Floating Point Numbers

Not Just Whole Numbers

Of course, digital devices can represent more than just whole numbers. But how can numbers with decimal points be represented in binary? The most intuitive way might be to first treat the number as a whole number, and then always insert a decimal point at the same point in its decimal equivalent. Consider the following 32 bit representation:

11011111110001011101111111000101
3754287045
375428.7045

This assumes that the number is always represented to the 1/10,000ths in precision, but this is arbitrary; we could have chosen any different number of decimal places. However, we would need to choose this number beforehand, and it would apply to any number we encoded with this representation. This is called fixed-point representation, because the decimal point is always in the same place.

Because of this, fixed-point numbers are very limited in the range of values they can represent. In our example above, we could encode 0–429496.7295. That seems like a fairly large range, but we couldn’t even encode one million using this 32 bit, four decimal place, fixed-point representation!

Floating Point Numbers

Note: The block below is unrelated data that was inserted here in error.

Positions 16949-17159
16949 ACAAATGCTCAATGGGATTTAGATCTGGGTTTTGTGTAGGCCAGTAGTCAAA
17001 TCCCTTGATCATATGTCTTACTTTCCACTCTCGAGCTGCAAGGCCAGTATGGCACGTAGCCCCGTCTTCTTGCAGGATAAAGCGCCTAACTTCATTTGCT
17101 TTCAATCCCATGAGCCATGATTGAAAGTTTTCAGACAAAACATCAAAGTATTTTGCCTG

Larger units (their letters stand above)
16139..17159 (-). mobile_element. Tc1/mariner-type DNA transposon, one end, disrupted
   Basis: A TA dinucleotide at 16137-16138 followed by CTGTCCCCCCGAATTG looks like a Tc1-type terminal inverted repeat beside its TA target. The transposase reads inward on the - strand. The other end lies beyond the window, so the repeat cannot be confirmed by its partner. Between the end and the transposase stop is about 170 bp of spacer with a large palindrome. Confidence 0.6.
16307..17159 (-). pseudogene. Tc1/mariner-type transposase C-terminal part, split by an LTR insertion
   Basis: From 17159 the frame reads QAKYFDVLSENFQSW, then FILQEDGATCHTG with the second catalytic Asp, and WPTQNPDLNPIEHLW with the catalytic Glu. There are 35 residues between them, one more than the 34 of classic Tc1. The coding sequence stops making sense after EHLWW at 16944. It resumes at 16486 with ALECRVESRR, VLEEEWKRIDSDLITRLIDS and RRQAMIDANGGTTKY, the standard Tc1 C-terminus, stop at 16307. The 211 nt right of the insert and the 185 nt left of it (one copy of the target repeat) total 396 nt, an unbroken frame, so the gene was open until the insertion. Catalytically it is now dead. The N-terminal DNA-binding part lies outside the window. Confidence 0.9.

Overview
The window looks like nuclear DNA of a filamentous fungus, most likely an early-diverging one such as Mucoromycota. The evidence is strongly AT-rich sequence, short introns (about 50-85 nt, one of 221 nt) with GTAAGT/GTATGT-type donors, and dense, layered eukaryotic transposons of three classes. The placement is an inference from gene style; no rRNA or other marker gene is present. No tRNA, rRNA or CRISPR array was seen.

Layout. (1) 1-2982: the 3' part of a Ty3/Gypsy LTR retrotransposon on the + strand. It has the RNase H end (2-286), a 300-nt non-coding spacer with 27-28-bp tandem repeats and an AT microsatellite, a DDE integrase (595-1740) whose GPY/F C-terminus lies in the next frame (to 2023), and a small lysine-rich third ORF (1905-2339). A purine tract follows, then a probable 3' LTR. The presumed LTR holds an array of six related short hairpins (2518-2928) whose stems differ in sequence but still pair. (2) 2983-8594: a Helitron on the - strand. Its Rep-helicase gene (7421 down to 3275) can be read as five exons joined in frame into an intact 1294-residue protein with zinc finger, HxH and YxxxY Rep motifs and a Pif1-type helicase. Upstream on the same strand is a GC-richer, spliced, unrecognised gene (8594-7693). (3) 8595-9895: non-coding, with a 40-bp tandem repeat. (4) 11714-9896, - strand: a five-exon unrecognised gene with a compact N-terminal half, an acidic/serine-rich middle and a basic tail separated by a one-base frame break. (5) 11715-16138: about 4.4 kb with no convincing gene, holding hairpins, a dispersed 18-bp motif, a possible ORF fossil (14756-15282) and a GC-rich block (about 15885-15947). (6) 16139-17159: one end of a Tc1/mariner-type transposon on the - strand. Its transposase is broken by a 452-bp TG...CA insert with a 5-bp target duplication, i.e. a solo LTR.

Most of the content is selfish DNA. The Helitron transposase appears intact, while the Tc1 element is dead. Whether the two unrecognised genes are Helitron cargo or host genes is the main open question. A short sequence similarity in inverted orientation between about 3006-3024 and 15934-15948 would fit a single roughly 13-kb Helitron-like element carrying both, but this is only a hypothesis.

To circumvent this limitation, modern computers use a floating-point representation. This means that not only is the numeric value determined by the binary representation, but where the decimal point is located is encoded as well.

The standard convention for 32 bit floating point numbers—called the IEEE Standard for Floating-Point Arithmetic (IEEE 754)—splits the bits into groups like this:

The mantissa is the numeric portion of the encoding, the exponent indicates where to place the decimal point, and the sign denotes if the number is negative or positive. If you have ever used scientific notation, then you have written a value similar to the way computers store and process floating point numbers.

Note that moving the decimal point allows us to encode a much wider range of numbers than we could with fixed-point representation. Using only 32 bits, we can encode positive values from 1.17549 × 10-38 to 3.40282 × 1038, or 0.0000000000000000000000000000000000000117549 to 340282000000000000000000000000000000000! Note the number of zeroes in each. We can’t encode all the values between these two numbers, just values to a certain degree of precision. So as you see, we use a finite representation (floating point number) is used to model the infinite mathematical concept of a number.